Detecting Lateral Movement through Tracking Event Logs

Many recent cyberattacks have been confirmed in which malware infects a
host and in turn spreads to other hosts and internal servers, resulting
in the whole organization becoming compromised. In such cases, many
points need to be investigated. Accordingly, an approach for quickly and
thoroughly investigating such critical events, ascertaining the overall
picture of the damage as accurately as possible, and collecting facts
necessary for devising remedial measures is required.

While the configuration of the network that is targeted by an attack
varies depending on the organization, there are some common patterns in
the attack methods. First, an attacker that has infiltrated a network
collects information of the host it has infected using “ipconfig”,
“systeminfo”, and other tools installed on Windows by default. Then,
they examine information of other hosts connected to the network, domain
information, account information, and other information using “net” and
other tools. After choosing a host to infect next based on the examined
information, the attacker obtains the credential information of the
user using “mimikatz”, “pwdump”, or other password dump tools. Then, by
fully utilizing “net”, “at”, or other tools, the attacker infects other
hosts and collects confidential information.

For such conventional attack methods, limited set of tools are used in
many different incidents. The many points that need to be investigated
can be dealt with quickly and systematically by understanding typical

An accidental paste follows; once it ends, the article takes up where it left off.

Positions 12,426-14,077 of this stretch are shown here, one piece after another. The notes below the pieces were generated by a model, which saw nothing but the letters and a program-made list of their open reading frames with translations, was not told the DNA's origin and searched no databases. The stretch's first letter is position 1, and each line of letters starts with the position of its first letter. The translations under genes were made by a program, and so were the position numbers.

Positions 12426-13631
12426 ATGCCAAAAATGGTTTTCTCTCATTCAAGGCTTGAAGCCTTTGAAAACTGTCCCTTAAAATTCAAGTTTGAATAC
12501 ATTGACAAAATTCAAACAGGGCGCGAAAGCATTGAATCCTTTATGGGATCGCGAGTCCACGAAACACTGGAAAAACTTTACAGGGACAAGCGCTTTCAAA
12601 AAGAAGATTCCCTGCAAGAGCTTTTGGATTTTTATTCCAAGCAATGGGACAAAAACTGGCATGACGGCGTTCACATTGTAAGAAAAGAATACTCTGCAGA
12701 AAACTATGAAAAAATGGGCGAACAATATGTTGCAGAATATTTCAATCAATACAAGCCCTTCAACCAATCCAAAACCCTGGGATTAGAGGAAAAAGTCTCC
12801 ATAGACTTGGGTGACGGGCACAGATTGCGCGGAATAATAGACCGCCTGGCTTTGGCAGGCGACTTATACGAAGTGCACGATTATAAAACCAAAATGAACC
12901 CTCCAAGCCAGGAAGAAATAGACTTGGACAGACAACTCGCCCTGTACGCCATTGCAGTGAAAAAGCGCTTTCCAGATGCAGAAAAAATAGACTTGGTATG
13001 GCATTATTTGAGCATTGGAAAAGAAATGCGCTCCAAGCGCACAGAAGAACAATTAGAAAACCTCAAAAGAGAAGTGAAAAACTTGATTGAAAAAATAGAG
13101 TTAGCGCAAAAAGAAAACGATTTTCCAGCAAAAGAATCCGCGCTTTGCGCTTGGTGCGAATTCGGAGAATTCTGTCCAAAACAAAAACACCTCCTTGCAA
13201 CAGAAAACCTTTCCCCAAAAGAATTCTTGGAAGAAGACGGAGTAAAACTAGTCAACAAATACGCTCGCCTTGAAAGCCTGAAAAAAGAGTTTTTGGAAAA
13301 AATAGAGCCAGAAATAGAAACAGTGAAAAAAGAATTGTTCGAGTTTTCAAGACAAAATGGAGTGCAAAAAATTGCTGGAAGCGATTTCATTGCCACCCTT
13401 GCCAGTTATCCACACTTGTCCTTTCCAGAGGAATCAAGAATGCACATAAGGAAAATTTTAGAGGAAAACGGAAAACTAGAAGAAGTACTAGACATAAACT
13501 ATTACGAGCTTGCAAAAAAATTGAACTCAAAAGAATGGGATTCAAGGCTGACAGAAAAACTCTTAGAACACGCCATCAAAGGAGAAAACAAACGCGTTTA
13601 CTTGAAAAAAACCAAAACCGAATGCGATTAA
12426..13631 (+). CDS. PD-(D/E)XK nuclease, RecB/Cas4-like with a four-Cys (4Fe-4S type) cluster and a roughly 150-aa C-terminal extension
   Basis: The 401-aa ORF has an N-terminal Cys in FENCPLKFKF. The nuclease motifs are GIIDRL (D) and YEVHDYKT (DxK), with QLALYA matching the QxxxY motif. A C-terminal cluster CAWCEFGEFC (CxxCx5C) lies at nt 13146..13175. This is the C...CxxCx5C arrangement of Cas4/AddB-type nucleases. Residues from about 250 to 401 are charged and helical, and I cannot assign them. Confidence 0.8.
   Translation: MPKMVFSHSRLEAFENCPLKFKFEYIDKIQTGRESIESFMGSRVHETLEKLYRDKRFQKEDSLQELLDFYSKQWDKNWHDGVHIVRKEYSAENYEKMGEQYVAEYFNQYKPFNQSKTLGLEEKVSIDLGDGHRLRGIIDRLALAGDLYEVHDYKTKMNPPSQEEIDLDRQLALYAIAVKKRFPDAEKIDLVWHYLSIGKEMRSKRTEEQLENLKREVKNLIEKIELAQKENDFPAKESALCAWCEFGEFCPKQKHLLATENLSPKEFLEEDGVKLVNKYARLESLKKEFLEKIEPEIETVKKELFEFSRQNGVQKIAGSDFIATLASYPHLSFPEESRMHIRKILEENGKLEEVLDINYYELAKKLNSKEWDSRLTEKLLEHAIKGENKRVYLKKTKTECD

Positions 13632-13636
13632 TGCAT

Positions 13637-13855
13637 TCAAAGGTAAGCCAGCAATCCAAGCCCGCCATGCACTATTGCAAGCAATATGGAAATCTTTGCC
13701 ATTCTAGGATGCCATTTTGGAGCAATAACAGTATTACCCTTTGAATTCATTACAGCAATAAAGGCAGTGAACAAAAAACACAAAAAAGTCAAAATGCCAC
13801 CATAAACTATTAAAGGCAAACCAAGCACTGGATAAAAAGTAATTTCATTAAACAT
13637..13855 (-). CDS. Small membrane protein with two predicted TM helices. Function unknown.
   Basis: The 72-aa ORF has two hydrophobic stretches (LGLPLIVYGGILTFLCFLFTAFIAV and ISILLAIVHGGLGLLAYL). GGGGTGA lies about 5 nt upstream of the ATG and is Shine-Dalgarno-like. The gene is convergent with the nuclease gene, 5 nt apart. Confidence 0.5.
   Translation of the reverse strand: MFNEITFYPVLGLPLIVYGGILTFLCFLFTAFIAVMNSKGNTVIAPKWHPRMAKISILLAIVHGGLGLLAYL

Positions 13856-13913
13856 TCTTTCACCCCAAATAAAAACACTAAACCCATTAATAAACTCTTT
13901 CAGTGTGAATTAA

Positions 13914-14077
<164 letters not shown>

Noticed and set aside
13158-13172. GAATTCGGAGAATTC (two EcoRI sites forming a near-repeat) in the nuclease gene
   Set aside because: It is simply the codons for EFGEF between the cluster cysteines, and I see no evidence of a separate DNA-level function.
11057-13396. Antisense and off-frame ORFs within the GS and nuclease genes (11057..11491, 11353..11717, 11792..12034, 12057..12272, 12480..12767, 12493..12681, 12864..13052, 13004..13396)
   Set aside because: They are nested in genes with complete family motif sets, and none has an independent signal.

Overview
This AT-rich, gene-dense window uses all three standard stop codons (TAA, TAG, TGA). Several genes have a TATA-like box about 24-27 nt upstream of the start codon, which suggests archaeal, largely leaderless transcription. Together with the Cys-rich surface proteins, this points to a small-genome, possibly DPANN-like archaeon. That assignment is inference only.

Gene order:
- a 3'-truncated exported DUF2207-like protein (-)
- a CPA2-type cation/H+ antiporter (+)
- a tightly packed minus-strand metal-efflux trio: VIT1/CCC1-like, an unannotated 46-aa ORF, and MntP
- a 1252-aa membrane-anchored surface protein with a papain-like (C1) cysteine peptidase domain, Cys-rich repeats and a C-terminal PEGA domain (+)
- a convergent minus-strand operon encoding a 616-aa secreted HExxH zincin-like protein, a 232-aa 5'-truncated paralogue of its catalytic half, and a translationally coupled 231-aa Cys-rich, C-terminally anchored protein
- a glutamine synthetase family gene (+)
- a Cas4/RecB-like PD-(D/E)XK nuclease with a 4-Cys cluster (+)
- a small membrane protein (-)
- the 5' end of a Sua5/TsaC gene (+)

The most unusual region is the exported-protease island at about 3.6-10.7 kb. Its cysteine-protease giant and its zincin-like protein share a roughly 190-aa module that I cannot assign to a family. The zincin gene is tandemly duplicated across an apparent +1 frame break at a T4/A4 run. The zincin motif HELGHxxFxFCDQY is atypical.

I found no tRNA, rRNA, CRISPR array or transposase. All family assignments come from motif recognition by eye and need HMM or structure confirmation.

tools often used by such attackers, and what kind of and where evidence
is left.

For such use of tools, the Japan Computer Emergency Response Team
Coordination Center (JPCERT/CC) extracted tools used by many attackers
by investigating recently confirmed cases of targeted attacks. Then, a
research was conducted to investigate what kind of logs were left on the
server and clients by using such tools, and what settings need to be
configured to obtain logs that contain sufficient evidential
information. This report is a summary of the results of this research.
The details of traces (event logs and forensic architecture) generated
upon execution of the tools are compiled in “Tool Analysis Result Sheet”
and published on GitHub.

Tool Analysis Result Sheet

This repository summarizes the results of
examining logs recorded in Windows upon execution of the 49 tools which are
likely to be used by the attacker that has infiltrated a network.

Tool Analysis Result Sheet is created in HTML and can be checked from the
following URL.

A report that outlines and usage of this
research is published below. When using Tool Analysis Result Sheet, we
recommend you to check the report.

We hope this document is useful in incident investigation.
Article was copied from the Japan Computer Emergency Response Team Coordination Center